Posted on January 31, 2019 at 9:00 AM
Through special arrangement with Taylor & Francis, AJOB posts its editorials on bioethics.net. This essay and the articles it references are also available on the publisher website.
by Ross E. McKinney
These are trying times in regard to public trust. In an era when the Catholic Church chose to protect pedophilic priests rather than young congregants, many traditionally trusted figures in our society (doctors, presidents, police) have faced increased scrutiny. As DuBois and colleagues demonstrate in their article, there are numerous cases involving physicians where close scrutiny appears to be justified. Physicians are given access to people’s lives and vulnerabilities, and there is an expectation that concomitant with that access the physician will hold their patients’ best interests first. That trust is violated when instead the physician acts in a self-interested way to obtain sex, drugs, or money. What can be done to prevent, or at least limit, serious ethical violations by physicians?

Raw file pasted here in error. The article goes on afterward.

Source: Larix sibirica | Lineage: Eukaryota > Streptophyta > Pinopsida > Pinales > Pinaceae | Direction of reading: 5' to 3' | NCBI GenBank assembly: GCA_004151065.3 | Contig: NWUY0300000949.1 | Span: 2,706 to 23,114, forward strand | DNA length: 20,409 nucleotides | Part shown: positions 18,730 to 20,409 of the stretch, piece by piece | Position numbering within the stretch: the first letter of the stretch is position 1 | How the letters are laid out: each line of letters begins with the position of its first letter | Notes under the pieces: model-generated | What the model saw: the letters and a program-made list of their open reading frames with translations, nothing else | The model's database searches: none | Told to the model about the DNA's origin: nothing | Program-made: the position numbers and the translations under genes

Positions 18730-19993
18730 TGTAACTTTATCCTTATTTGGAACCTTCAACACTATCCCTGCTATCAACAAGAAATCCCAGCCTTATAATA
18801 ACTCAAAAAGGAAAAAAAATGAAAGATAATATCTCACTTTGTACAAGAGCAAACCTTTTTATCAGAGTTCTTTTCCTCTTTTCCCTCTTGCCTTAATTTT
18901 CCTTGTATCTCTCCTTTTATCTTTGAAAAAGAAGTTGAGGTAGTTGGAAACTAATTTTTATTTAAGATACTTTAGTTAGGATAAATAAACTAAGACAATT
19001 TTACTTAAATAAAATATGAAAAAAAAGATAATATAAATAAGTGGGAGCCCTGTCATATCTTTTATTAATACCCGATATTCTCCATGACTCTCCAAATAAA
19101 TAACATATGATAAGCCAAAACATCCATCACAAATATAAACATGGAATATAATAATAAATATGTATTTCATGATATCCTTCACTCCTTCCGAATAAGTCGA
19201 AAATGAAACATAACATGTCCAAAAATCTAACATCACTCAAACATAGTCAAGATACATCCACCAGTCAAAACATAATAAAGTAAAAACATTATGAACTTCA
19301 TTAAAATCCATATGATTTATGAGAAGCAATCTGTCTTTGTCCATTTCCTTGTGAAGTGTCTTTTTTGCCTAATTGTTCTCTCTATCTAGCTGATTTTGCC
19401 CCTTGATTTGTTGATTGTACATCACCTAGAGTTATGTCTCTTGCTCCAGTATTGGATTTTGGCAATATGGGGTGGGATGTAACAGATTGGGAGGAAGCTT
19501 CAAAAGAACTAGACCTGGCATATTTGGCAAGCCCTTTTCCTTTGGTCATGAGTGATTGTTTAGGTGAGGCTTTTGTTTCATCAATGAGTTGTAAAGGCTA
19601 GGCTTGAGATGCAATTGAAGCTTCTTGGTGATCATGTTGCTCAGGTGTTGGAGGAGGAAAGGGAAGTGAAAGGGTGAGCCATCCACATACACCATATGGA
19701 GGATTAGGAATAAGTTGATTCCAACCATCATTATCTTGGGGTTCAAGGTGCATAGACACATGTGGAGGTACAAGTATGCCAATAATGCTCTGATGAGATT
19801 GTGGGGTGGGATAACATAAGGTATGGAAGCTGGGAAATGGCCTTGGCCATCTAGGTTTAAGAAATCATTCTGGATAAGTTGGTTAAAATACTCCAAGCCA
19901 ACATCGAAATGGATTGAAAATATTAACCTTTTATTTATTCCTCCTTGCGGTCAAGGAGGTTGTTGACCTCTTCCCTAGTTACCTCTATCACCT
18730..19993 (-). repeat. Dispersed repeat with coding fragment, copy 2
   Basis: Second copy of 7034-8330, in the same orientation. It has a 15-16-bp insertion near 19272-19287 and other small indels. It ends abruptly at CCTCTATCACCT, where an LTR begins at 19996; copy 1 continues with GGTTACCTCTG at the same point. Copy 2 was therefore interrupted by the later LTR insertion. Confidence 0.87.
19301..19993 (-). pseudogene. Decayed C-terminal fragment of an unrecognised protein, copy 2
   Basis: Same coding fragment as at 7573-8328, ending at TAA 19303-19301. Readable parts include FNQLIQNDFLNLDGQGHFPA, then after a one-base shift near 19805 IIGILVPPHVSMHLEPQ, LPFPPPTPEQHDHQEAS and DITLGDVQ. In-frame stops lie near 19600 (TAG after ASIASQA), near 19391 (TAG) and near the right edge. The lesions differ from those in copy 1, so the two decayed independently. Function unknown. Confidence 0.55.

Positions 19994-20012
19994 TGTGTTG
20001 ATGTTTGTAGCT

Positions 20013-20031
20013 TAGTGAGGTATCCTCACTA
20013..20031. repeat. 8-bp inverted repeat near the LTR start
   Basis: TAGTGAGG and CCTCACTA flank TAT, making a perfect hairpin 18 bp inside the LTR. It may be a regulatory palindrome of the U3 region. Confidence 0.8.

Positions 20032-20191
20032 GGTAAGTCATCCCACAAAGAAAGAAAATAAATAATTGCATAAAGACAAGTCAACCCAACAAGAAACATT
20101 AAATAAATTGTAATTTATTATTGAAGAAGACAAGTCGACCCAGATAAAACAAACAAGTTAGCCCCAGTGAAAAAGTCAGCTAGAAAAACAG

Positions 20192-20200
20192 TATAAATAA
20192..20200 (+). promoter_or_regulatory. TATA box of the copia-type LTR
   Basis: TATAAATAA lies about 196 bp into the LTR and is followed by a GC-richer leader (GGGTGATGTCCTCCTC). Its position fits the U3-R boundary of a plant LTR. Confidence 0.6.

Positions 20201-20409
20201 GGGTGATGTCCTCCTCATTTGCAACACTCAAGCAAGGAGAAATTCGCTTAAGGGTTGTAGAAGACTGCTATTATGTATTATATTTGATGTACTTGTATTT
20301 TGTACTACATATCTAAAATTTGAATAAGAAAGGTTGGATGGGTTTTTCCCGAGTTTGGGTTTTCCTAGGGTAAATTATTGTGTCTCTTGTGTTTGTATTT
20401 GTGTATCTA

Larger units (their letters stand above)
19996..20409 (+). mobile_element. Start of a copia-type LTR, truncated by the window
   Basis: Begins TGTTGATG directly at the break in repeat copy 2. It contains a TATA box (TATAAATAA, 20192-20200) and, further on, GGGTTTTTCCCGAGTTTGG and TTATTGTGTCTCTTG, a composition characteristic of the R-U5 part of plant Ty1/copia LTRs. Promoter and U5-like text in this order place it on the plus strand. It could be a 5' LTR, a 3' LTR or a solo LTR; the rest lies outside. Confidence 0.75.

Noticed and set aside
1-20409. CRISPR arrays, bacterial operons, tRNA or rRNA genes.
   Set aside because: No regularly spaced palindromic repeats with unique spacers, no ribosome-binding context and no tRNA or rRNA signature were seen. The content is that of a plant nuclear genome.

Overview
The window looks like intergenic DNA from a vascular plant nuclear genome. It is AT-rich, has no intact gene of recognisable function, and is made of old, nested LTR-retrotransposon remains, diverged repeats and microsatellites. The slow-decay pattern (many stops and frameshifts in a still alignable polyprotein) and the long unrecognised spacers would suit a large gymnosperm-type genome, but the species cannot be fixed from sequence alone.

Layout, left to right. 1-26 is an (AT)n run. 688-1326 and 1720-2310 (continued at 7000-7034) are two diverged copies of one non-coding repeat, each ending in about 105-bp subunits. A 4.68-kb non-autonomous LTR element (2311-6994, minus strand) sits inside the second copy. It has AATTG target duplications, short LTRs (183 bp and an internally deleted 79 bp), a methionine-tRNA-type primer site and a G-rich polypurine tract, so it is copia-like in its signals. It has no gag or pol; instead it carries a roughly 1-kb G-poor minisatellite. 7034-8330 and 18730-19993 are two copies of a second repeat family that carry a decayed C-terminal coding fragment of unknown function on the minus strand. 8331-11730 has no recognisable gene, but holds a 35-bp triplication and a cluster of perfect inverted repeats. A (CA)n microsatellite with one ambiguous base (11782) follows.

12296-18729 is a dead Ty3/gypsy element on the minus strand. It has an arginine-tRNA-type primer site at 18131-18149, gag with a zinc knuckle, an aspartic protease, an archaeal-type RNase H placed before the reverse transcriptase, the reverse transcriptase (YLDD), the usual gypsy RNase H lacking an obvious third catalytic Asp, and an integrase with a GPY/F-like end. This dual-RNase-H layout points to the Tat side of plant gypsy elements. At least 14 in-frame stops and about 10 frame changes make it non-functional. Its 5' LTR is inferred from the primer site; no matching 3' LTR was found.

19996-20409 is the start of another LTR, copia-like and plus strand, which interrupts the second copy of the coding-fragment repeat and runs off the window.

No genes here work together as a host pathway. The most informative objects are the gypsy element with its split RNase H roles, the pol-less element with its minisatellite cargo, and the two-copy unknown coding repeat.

As a logistical model, schools of medicine and residency training programs would appear to be situated where they would have an initial opportunity to make a difference. It would seem logical that schools of medicine should teach ethics, screen for students with unprofessional behaviors, and consider not giving diplomas to students who have serious behavioral problems. The same should hold for hospitals and residencies. In 2005, Papadakis and colleagues reported that individuals from three medical schools who were subsequently disciplined by a state medical board had a threefold higher odds ratio for reports of unprofessional behavior while they were students than a control group that wasn’t cited or disciplined. The problem with the Papadakis data is that it’s in the wrong direction, retrospectively but not prospectively valid. We want to know which students are going to demonstrate unprofessional behavior after they graduate based on their work as students, and while it seems logical that unprofessional students may become unethical practitioners, the crystal ball is beyond murky. In the Papadakis study, 19.2% of the control physicians (physicians who were not disciplined by their state medical boards) displayed unprofessional behavior while in medical school, versus 39.1% of the disciplined physicians. We do not have tools to identify errant individuals while they are still students with an adequate degree of specificity.